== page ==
This also gives me another detail of the architecture. There are huge gas-pipes everywhere. This is 40K, so they have to be on a monstrous scale and they have to a gothic religious feel to them. Lets have monster pipes climbing up the sides of buildings like metal ivy clinging to the sides of an ancient church. Lets have huge pipeways running between buildings. Hell, let’s put some buildings on top of them like there used to be on London Bridge and there still are on the Ponte Vecchio in Florence. We can have technical adepts crawling along their underside doing repairs with sacred power-mallets. And there’s another thing from my youth, gasometers, the tanks that held reservoirs of gas. They were huge metal things and looked as if they would be right at home in the 41st Millennium. They also occasionally exploded—the sort of disaster that fits right into a 40K story. Let’s dot them about the city. Gasometers and high powered military weapons will make for some interesting explosions at some point, I am sure.

This leads us to other stuff—giant pipes that run to the Cathedral and power the huge wings of the main statue and the literally tens of thousands of statues that perch on its side like an army of fallen angels.

Anyway, I think you get the picture. Good question to ask at the start of a new project; what does the future smell like? What are the telling details? Back to the 41st Millennium for me now.





  1. Michael says:

    Lovely. And I love the voice you’ve got here. Very Uncle Roger. And very technically appropriate. Your longer form work (which is all I’ve had a chance to read lately) is more discursive, has more room to breathe. This clipped, staccato voice reminds me how well you write short stories. Thanks.

  2. You give details I remember from my time in Vietnam. We see/read lots of stories about that place but little even try to tell of the one thing we never seem to forget – the smells.
    But, like you, I find it difficult to put into words the smell of too many people living in a poor, crowded area. Or the smell of human feces floating in the rice paddies.
    When you spoke of the cockroach, I’ve seen some the size of the rats running through the streets.
    Your Hive description seems to deny or not deal with technological advances. Why actual animal flesh? Wouldn’t other food sources be available? Perhaps already cooked/prepared for delivery in each individual’s living quarters.
    How about sanitation? To prevent a shortage of water, might not there be a system that cleans dryly?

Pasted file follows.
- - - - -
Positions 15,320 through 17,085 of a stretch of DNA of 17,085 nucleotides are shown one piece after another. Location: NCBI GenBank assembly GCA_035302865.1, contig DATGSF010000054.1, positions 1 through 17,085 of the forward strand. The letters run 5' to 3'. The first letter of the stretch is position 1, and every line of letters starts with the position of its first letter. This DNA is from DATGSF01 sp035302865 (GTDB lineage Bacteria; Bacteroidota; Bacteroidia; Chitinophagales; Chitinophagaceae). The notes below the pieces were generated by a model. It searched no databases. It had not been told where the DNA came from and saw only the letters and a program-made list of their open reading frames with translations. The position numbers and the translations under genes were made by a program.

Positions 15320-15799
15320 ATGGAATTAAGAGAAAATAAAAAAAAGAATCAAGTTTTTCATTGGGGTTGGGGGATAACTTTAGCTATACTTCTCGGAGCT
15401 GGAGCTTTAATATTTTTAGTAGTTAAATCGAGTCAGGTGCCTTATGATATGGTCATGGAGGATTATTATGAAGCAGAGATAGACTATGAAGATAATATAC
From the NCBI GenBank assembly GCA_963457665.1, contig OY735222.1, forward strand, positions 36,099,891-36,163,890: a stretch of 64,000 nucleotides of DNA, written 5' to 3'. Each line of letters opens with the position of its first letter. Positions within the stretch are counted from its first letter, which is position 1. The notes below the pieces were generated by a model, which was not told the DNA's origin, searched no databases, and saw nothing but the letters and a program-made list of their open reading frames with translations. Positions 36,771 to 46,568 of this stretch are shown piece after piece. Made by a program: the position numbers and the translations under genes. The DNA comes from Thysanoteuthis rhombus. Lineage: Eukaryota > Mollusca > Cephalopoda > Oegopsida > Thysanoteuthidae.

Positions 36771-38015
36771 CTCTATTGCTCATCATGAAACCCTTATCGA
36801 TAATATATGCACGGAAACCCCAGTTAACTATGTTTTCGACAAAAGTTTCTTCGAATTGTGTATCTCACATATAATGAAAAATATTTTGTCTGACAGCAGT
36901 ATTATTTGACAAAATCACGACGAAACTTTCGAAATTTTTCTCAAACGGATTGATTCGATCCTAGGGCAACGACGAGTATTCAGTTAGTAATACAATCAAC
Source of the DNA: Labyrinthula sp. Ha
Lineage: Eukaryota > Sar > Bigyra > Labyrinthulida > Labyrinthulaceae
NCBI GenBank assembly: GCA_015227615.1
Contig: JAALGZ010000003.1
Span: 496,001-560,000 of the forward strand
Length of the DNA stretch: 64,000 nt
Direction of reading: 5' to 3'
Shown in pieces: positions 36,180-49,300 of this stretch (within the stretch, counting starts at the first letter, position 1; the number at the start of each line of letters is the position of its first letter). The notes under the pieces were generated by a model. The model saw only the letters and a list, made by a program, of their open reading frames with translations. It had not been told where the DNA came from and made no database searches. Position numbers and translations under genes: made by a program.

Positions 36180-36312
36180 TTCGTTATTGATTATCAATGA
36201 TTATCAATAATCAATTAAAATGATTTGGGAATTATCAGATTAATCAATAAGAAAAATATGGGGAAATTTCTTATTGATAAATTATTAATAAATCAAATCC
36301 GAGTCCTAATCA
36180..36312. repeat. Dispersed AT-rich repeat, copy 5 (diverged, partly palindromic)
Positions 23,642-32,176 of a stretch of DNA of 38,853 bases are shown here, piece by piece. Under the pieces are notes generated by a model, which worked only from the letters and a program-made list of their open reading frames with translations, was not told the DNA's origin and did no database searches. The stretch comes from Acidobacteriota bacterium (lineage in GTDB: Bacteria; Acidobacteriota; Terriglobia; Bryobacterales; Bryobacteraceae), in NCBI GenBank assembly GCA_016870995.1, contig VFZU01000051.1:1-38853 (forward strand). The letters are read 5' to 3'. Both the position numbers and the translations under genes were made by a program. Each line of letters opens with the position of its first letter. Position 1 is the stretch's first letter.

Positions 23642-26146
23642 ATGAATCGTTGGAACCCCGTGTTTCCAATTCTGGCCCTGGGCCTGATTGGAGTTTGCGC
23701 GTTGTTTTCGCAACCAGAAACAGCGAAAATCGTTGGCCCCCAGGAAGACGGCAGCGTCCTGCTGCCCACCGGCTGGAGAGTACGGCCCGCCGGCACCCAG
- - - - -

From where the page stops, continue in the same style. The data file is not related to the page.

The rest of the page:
However, I agree with one thing – a huge mass of people living together is going to assault the nostrils with a huge variety of smells? Bringing that out without getting in the reader’s face would “sell” the novel.

  3. First up apologies, Dale, for taking so long to approve comment. I was away for the weekend. Thanks for the comments.

    On to the points you made. I actually think most of the food in the Hive will be artificial hence the premium on fresh foodstuffs. I think given human nature this will be as much about status as calories.

    I also tend to see the 41st Millennium as being a dead end technologically. They have access to truly awesome stuff but most people don’t really understand it. In our culture we would look at a problem and try and find a technological solution. In 40K, I don’t think they are a problem solving culture at least via tech. I think in 40K, the basic idea is if something is wrong, you are not praying hard enough to the Emperor! They may actually have had all of the stuff you mention and it might even still be in the system but its probably buggy and no one understands how to get it to run.

    I also think it’s an age when things are old, and falling apart. It’s a whole universe a bit like those old generation starship stories where everyone has forgotten they are on a starship. (This is a man who read Heinlein’s Orphans of the Sky at a very young age talking here.) I want to give the readers a sense that the Imperium is old and having everything buried in an air of antiquity and slow ruination is one way of doing this.

    • Patrice says:

      Yes! Orphans of the Sky! I remember that they didn’t even know they were on a ship. Heinlein was a big part of my childhood… once I got over the fact that science fiction didn’t mean it was all about science and just for boys.

      I’m enjoying your blog and the comments, particularly in light of your new eBook adventures. Here’s to the marauding mongol hordes!


  4. Love it. You had me completely hooked and gave me a new way to look at creating a scene in a story.